Yes, it might seem innocent to “just check” every so often during your endless stretches of creativity, but in reality you are only “in the zone” and accessing your true creative potential if you are focused on a single creative task for a minimum of 23-25 minutes6 in a single uninterrupted stretch. Anything less than 25 minutes and your brain is still bouncing around thinking about random tasks and requests. 25 minutes is the magic number where your brain first reaches the ideal “Alpha” brainwave state where your creativity thrives.
Most likely after testing your current level of cognitive fitness it’s pretty bad. Like less than 10 minutes bad. And that’s okay, you have to start somewhere. Marathon runners aren’t built in a day, and neither will your focus be.
Now that you know your current level of cognitive fitness, let’s move onto…
Step 2: Set your hourly/daily GOAL for “Deep Work”
Just because you can only run around the block today doesn’t mean you can’t run a marathon if you consistently train properly and build a plan that’s realistic. But if your goal is running the marathon in a month, you’ve set an unrealistic goal that sets you up for failure (and a world of pain).
Your ability to harness creative focus is no different. If your “cognitive fitness” baseline is 10 minutes, don’t set a goal of wanting to work for 90 minutes without distractions by Friday. Not gonna happen.
The idea here is progression, not perfection.
Take your current baseline and incrementally add 5 minutes to your focused time block once you find it simple enough to work for that duration of time (e.g. once you find it easy to work for 10 minutes straight, make it 15 minutes until that becomes easy).
Here are some key numbers to shoot for. These are your “26.2 miles” benchmarks, so to speak.
- The formula for perfect creativity, productivity, and working efficiently over time (without burning out) is 52 minutes of focus time and 17-minute breaks.7
Yes, this is according to one single study, so take it with a grain of salt. Remember, progression not perfection. I generally shoot for time blocks of around 55-60 minutes with breaks of 15 minutes in between. If you’re a beginner, 25-30 minutes is a great goal to shoot for.
- Ideally, you should set a goal of no more than four hours of deep work per day and never exceed six. Any more will overload the brain’s capacity to be creative…and you’ll burn out.
No doubt you’ve probably had days where you were in fact in a deep state of creative flow for more than six hours. It can be done. But how did that work out for you the next day? Or for the next week? Exactly. Remember, we’re training for a marathon, and you ain’t gonna sprint for 26.2 miles and reach the finish line.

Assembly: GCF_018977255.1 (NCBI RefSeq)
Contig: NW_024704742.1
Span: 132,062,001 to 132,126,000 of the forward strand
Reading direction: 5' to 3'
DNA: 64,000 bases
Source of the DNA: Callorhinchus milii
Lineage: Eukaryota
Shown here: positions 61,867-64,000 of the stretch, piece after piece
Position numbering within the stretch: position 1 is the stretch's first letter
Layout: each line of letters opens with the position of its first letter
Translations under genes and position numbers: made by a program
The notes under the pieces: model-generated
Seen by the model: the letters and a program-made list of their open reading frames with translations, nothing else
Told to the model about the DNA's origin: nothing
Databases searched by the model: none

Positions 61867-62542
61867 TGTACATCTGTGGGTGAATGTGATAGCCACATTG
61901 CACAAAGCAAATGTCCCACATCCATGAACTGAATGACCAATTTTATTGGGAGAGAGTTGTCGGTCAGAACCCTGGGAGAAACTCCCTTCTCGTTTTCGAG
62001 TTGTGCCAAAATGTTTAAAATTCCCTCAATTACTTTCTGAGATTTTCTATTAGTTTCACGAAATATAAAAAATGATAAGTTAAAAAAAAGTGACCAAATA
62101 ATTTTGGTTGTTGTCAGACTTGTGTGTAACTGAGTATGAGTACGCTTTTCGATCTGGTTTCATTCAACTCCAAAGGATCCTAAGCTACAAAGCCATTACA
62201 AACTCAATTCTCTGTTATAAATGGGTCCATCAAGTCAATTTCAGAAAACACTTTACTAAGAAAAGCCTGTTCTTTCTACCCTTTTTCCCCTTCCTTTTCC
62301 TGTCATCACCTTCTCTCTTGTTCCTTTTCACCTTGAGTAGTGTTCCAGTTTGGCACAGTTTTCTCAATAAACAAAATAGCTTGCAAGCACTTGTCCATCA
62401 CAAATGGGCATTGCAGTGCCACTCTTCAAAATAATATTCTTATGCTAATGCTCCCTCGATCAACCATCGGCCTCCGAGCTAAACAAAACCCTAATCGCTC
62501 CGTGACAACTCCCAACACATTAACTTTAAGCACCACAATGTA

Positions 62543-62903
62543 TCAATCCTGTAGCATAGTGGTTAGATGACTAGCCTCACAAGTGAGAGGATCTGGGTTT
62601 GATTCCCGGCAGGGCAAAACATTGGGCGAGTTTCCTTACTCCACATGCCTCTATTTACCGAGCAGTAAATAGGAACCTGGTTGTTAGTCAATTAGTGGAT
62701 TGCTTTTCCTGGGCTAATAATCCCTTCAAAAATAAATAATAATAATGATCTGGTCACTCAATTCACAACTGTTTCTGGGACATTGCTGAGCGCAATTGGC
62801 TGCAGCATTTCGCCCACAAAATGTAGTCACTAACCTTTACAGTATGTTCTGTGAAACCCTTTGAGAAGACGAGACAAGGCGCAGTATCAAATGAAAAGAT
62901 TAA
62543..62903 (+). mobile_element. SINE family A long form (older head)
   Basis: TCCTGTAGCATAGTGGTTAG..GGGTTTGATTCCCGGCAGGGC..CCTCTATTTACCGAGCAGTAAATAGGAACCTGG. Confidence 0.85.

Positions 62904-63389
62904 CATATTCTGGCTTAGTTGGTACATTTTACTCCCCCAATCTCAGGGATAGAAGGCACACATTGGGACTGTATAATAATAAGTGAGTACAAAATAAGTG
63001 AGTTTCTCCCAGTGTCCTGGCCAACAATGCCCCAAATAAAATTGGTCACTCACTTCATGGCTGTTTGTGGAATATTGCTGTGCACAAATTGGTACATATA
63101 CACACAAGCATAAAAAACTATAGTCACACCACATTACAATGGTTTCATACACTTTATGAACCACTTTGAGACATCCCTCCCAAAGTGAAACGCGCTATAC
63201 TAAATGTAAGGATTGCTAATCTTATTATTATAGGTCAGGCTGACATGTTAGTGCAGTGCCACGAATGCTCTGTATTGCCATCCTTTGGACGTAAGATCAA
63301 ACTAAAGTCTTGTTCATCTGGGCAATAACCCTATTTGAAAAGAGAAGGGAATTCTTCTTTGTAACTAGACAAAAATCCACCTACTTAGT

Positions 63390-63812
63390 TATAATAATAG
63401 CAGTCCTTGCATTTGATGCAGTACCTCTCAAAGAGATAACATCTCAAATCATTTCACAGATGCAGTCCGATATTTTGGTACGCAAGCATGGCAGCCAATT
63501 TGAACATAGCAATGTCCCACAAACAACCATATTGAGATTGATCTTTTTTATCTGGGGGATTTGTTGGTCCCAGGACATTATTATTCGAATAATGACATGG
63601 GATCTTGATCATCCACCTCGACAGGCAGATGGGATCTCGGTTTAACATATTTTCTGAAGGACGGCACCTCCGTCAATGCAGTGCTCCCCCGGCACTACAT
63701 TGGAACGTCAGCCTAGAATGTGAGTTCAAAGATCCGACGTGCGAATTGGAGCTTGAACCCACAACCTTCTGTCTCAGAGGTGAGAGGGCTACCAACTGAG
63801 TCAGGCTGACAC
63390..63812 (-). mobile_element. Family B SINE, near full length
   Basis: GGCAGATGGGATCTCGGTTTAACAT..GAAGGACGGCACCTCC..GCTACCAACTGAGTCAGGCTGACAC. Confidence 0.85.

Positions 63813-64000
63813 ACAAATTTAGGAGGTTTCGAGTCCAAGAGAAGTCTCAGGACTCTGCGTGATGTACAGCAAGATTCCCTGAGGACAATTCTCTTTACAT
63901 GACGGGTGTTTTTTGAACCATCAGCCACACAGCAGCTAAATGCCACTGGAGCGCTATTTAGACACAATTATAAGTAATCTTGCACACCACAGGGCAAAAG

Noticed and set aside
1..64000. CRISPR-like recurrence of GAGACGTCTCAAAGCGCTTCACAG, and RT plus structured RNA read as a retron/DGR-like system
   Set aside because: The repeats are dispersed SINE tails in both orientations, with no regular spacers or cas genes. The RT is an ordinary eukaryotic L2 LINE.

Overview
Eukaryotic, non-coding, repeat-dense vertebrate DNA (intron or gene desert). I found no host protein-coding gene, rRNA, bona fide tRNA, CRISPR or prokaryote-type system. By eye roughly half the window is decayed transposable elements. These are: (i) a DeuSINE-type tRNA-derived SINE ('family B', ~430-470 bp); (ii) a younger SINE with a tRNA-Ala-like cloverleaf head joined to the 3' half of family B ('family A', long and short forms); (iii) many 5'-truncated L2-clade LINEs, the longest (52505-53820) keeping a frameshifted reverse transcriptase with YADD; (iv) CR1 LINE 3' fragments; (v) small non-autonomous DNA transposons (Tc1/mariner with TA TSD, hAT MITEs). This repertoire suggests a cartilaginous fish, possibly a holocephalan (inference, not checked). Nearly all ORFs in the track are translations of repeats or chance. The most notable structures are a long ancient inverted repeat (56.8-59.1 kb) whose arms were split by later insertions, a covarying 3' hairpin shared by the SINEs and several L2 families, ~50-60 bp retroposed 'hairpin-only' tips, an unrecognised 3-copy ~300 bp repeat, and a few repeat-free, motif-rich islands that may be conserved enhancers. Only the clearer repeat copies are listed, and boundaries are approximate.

Step #3: Identify your OBSTACLES
If you were training for a marathon, this is the point where you’d have to acknowledge you’re probably a bit overweight, you have weak knees, chronic lower back issues, and your cardio could use a lot of work.
When it comes to focus, it seems simple in theory, but it’s far from easy. Sure it would be a dream to work in 4-6 uninterrupted blocks of time per day for 52 minutes each with 17-minute breaks in between. But there are a million reasons this isn’t going to happen consistently for you right now. Rather than simply throwing up your hands and saying, “This is too complicated,” or “Focus is too hard for me,” if you find yourself struggling to build this practice instead take inventory of the obstacles standing in your way.
Here are the five most common obstacles I help my clients manage when they are working to build their own deep work practice:
- Checking your phone too often (even if it’s in DND or Airplane Mode)
- Having your laptop open next to your main workstation
- Too many browser tabs open (and easy access to the Internet)
- The urge to check ‘Breaking News’ and fear of missing out (FOMO) on current events
- Interruptions from colleagues
Compile your own list of obstacles stopping you from building the habit of deep work. Then for each one use the IF-THEN framework to identify potential solutions.
“IF having my laptop open next to my main workstation is a distraction, THEN whenever I work in a focused time block I will close it and put it on the shelf across the room from me.”
Once you’ve identified all the potential obstacles standing between you and your goal of being more focused, you’re ready for the next step.
Step #4: Prime Your Brain to FOCUS On Demand
If you were training for your marathon, this is the point in the process where you’d walk out the door and start running, right? Not so fast. First, you’d want to make sure you had the right gear, you picked the right time of day, you knew your route for this specific workout, and most importantly, that you were properly warmed up.
Before you dive right into your time block to focus on a single creative task, there’s some prep work to be done. (Don’t worry, you don’t need a reflective jumpsuit and $200 New Balance sneakers to do deep work.)
Ask yourself the following questions:
- Have I eliminated all potential distractions?
- Have I designed the optimal soundscape around me?
- Have I set myself up properly for my next creative task?
- Most importantly: Is my brain primed and ready to be creative?
The distractions we’ve already discussed – your phone, email, social media, open browser tabs, etc – are the most obvious; but what about the soundscape around you? Does sound bleed through your wall? Is your door open and can you hear chatter outside? Or even worse, do you work in a shared space? If so, I highly recommend using noise-canceling headphones to minimize outside aural distractions.
Now that all distractions and sounds are out of the way, I strongly suggest using what I call the “Back to One Technique” to set up your workspace in advance of your focused time block. If you have to spend the next hour editing a complex scene you know will be a challenge, which do you think will be easier?